The A to Z Of My Lawyer Will Call Your lawyer : C

An occasional series where Astrid & Nick go through their cinema alphabet


OK. I don't have a favorite cinematographer, because to be honest I cannot remember a single name off the top of my's embarrassing – and probably oh, so common.
Why do we still give all the credit to the director? Or the actors? We all know that movies are made by a large group of professionals every time, even small-budget films are the outcome of a crowd working together for a pretty long time. And the cinematographer is kind of crucial to any film really. Here's my toast!

My quick explanation of a cinematographer's role in any given movie is to be the eye. They see.
The problem is that the audience accepts what they see not seeing the seeing being done, but seeing as if it is them, the audience, seeing all by themselves. That was a stupid sentence, but if you reread it, it might make sense...I sort of like what I'm trying to say. To refer to an authority here's what the Oxford Dictionary of Film Studies says: "The design and style of a film is usually determined by decisions taken by three people: the director, the cinematographer and the production designer. [...] Indeed, Orson  welles, the director of Citizen Cane (1941), famously gave (almost) equal billing to his cinematographer  Gregg Toland."

The Oxford Dictionary explains that a cinematographers job is to plan and control the lightning and camera during film production. Cinematographers have to understand and use a vast array of technical equipment (although on large productions they have camera teams and such to actually run the machinery), still their work is artistic and they make huge choices in what a film becomes. Woody Allen has worked with some great cinematographers – I loved how he told about their influence on his work on the recent documentary. He admitted that working with a great cinematographer makes his movies much better. Here's an entertaining discussion on  Woody's litany of great cinematographers.
Why oh why, could we not send the paparazzi to follow around some busy cinematographers for a change?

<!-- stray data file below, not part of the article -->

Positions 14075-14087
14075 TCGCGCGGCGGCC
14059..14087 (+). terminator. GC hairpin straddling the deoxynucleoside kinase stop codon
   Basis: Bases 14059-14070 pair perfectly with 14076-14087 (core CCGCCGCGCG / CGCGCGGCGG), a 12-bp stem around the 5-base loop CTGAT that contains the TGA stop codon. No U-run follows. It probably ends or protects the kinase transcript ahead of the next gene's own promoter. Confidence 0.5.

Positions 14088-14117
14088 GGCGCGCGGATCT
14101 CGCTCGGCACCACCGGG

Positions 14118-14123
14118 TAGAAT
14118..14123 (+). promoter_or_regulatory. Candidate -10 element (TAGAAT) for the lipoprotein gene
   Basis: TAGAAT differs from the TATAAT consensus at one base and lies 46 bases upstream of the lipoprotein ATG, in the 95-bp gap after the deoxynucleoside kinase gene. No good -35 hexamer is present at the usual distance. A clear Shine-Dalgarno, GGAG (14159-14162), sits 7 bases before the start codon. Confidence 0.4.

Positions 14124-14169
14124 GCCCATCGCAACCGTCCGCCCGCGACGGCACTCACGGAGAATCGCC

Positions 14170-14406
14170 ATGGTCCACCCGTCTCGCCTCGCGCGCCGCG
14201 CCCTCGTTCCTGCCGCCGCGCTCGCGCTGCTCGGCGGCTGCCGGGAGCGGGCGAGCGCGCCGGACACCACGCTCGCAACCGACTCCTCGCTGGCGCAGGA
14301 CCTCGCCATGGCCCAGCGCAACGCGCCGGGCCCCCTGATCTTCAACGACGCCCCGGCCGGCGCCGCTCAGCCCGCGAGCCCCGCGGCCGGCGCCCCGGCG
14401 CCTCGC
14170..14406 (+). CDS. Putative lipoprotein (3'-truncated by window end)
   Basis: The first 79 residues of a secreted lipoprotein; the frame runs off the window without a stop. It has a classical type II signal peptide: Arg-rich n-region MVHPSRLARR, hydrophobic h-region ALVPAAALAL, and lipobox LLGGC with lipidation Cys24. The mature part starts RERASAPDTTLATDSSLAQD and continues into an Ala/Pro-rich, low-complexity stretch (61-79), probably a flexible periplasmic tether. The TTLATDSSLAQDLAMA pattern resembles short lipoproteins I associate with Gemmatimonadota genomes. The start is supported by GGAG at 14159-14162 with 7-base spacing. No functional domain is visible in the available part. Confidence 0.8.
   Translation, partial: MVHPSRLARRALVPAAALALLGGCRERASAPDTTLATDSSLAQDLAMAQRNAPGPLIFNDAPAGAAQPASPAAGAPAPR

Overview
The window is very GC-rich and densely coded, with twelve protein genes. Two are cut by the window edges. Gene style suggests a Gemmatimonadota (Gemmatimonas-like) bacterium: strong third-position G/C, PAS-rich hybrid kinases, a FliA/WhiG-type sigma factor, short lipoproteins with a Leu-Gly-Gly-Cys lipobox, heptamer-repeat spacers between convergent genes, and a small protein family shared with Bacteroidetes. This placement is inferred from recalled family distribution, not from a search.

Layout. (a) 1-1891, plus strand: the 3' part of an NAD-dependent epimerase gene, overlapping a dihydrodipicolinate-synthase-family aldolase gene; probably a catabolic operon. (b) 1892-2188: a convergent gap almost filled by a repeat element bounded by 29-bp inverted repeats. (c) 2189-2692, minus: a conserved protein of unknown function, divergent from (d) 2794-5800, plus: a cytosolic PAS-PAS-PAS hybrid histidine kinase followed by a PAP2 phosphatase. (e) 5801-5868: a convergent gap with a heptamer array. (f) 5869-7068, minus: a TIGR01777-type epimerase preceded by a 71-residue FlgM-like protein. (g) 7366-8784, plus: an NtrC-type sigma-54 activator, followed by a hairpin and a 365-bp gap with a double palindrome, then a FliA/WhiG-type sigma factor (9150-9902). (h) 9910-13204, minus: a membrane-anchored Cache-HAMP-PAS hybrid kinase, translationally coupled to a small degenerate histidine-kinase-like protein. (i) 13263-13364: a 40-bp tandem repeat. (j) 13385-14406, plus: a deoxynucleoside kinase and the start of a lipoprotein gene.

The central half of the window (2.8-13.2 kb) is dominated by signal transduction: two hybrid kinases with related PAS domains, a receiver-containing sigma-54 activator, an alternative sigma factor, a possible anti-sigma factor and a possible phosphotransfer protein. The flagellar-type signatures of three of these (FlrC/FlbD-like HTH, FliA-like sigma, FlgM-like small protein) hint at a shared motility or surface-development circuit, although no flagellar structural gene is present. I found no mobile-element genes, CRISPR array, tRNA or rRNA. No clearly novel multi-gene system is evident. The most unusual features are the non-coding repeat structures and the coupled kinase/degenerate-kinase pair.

Citizen Kane
This is here for several reasons. It's still one of my favorite ever films. It's the one we can hold as tantamount proof of Orson Welles' genius (sorry Pauline Kael). Astrid really finds the film boring so it's hardly likely that we'll ever review it here. We can also start to feel sorry for Citizen Kane. After many years of being king, or at the very least better than all the rest, Citizen Kane has been dethroned. Citizen Kane now is taking on the role of classic underdog. In the every-10-years-poll undertaken by Sight & Sound  magazine to determine the greatest film of all time, as voted by critics, directors, actors etc. Citizen Kane after 50 years as undisputed no.1 has dropped to no.2 (replaced by Hitchcock's Vertigo).

I'm sure the distinguished contributors to the Sight & Sound poll took many things into account when deciding to undermine Citizen Kane's 50 years of reign. Orson Welles was 26 when he co-wrote, directed, starred and produced Citizen Kane. It was his debut film as director. Such youth and arrogance Welles displayed. Unconventional too. He really put a few noses out. Legend has it that at the Oscars that year (1941), whenever ...Kane was announced during the ceremony (...Kane was nominated for 9 Oscars, winning only one), the picture was roundly booed by the Hollywood establishment. Welles would forge a career of fall-outs and crossing the wrong people, he started as he meant to go on with ...Kane. It's often been supposed that the lead protagonist of Citizen Kane, Charles Foster Kane (brilliantly played by Welles) was based on then media tycoon William Randolph Hearst, one of the most powerful and certainly richest people in the world at the time. Hearst used his power and money to bury...Kane and Welles with it. It's hard to know what riled Hearst the most, the semi-unflattering portrait or the film's legendary pay-off line, which was apparently Hearst's favorite term for his lovers genitalia (Rosebud). It left cinema one of it's most enduring mysteries. Citizen Kane flopped at the time and it was only those in the know critics that raised it's reputation over the years that kept the film alive. By the mid 1960's the film had been pretty much resurrected.

And that, along with many other fascinating facts and stories and incidents is why Citizen Kane remains so much more than mere cinema. No other film has caused such a stink and been such a talking point. It's not just about weather it's the greatest film ever, it's about weather Welles actually co-wrote the film or not (did he steal the idea?). The film is actually not about Hearst at all but it's about Welles all along. Was ...Kane the first film told in flashback? Was Citizen Kane actually a work of genius because of Gregg Toland's groundbreaking cinematography? The use of light, set design, make-up, sound and special effects all broke new ground. Then you get to the narrative, truly never heard before in film. Orson could spin a yarn that's for sure. It's in all his work (his late movie F For Fake says it all).  Did he take too much credit for ...Kane? Who knows, but who took the blame for ...Kane flopping (certainly undermining his next movie The Magnificent Ambersons) and who took the heat from Hearst? A lot of the mythology surrounding Citizen Kane always leads back to Welles' own tongue. It's a mystery like the one Citizen Kane left us with when one discusses Rosebud, written on the sleigh, burning in the fire. All you need to know is that modern cinema starts here. Vertigo knows.


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